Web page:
Greek Diaspora Fellowship selects Division of Agriculture professor for research project

Plant Virology Lab

Fast facts

  • Dr. Ioannis Tzanetakis selected for a Greek Diaspora Fellowship project
  • Tzanetakis will be working with his alma mater in Greece to set up a pipeline that ensures the quality of fig propagation material
  • A complete list of Greek Diaspora Fellowship projects is Available Online

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FAYETTEVILLE, Ark. — Ioannis E. Tzanetakis, professor of plant pathology for the University of Arkansas System Division of Agriculture, has received a fellowship from the Greek Diaspora Fellowship Program to work with the Agricultural University of Athens, Greece, on research to identify and describe viruses and viroids that affect fig crops.

GREEK DIASPORA — Dr. Ioannis Tzanetakis investigates viruses that cause diseases in plants. He will collaborate with Greek scientists this summer during a Greek Diaspora Fellowship Program research project. (UA System Division of Agriculture photo by Fred Miller)

Tzanetakis joined the Arkansas Agricultural Experiment Station, the research arm of the Division of Agriculture as a plant virologist in 2008. He uses the latest gene sequencing and bioinformatics tools to identify and understand plant viromes, the virus communities in plants.
 

While in Greece this coming summer, Tzanetakis will collaborate with Professor Andreas Voloudakis of the Agricultural University of Athens to design, equip and establish a pipeline to ensure the health of fig propagation material.

Tzanetakis is an alumnus of the Agricultural University of Athens, earning his bachelor’s and master’s degrees there before pursuing his Ph.D. at Oregon State University.

“The Agricultural University has an established gene bank of fig trees,” Tzanetakis said. “We will be working together with Prof. Voloudakis to test the trees for viruses and viroids and develop a pipeline to ensure the health status of the propagation material distributed to producers.”

Viroids are infectious pathogens smaller than a virus and consisting only of nucleic acid without a protein coat.

The plan is to process 60 or so fig cultivars using high throughput sequencing, identify the varieties that are free of viruses and viroids of concern, and move that material through the nursery system, Tzanetakis said.

Tzanetakis established a plant virology lab at the Arkansas Agricultural Experiment Station where he uses those tools to study the viromes of berries, ornamentals and soybeans and has taken the lead in efforts to unify the certification rules for berry crops across the United States. (For more information visit https://www.ncpnberries.org/state-certification). The goal of his GDFP project is to share that expertise, serving in an advisory role to help Agricultural University of Athens to establish similar pipelines for fig in Greece.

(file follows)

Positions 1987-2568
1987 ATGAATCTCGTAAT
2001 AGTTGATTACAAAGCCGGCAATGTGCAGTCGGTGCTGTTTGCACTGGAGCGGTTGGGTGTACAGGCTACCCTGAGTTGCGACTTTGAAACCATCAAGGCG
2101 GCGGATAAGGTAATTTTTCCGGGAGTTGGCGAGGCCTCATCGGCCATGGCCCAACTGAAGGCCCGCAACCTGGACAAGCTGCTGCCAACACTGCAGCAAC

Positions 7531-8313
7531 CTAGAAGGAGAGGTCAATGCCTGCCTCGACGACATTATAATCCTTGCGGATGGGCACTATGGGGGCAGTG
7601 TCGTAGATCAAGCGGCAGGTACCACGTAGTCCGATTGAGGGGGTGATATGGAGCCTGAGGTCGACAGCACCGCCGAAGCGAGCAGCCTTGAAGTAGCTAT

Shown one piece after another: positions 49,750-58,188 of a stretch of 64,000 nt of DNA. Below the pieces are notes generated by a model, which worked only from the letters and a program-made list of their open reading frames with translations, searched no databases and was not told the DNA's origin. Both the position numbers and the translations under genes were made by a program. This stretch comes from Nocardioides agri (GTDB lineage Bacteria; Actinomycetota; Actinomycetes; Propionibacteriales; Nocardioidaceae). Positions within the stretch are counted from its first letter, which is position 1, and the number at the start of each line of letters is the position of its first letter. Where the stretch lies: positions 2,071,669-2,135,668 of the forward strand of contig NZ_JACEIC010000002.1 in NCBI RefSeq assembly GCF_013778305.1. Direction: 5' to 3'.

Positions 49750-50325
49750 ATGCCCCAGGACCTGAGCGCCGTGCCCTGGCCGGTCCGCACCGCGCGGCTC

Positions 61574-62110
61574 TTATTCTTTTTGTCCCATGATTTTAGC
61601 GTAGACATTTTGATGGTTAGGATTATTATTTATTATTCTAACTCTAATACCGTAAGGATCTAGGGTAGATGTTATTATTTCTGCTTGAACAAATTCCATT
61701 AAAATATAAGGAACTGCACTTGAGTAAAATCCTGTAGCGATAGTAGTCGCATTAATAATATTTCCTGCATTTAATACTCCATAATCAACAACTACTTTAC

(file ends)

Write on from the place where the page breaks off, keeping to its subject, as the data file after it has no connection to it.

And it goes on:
The Agricultural University of Athens project is one of 37 projects that will pair 38 members of the Greek and Cypriot academic diaspora with higher education institutions and collaborators in Greece to work together on curriculum co-development, collaborative research, graduate and undergraduate research training and mentoring activities in the coming months.

The GDFP, now in its third year, is designed to enable brain circulation between Greek universities and universities abroad, strengthen capacity at the host institutions, and develop long-term, mutually-beneficial collaborations. It is funded by the Stavros Niarchos Foundation and managed by the Institute of International Education in collaboration with the Fulbright Foundation in Greece. A total of 87 Fellowships have been awarded since the program’s inception.

Fellowships match host universities with scholars and cover the expenses for project visits of between 14 and 90 days. A complete list of projects can be found here.

Please direct all questions related to the application process to GreekDiaspora@iie.org.

To learn more about Division of Agriculture research, visit the Arkansas Agricultural Experiment Station website: https://aaes.uark.edu. Follow us on Twitter at @ArkAgResearch and Instagram at ArkAgResearch.

 

About the Division of Agriculture

The University of Arkansas System Division of Agriculture’s mission is to strengthen agriculture, communities, and families by connecting trusted research to the adoption of best practices. Through the Agricultural Experiment Station and the Cooperative Extension Service, the Division of Agriculture conducts research and extension work within the nation’s historic land grant education system.

The Division of Agriculture is one of 20 entities within the University of Arkansas System. It has offices in all 75 counties in Arkansas and faculty on five system campuses.

The University of Arkansas System Division of Agriculture offers all its Extension and Research programs and services without regard to race, color, sex, gender identity, sexual orientation, national origin, religion, age, disability, marital or veteran status, genetic information, or any other legally protected status, and is an Affirmative Action/Equal Opportunity Employer.

Media Contact: Fred Miller
U of A System Division of Agriculture
Arkansas Agricultural Experiment Station
(479) 575-5647
fmiller@uark.edu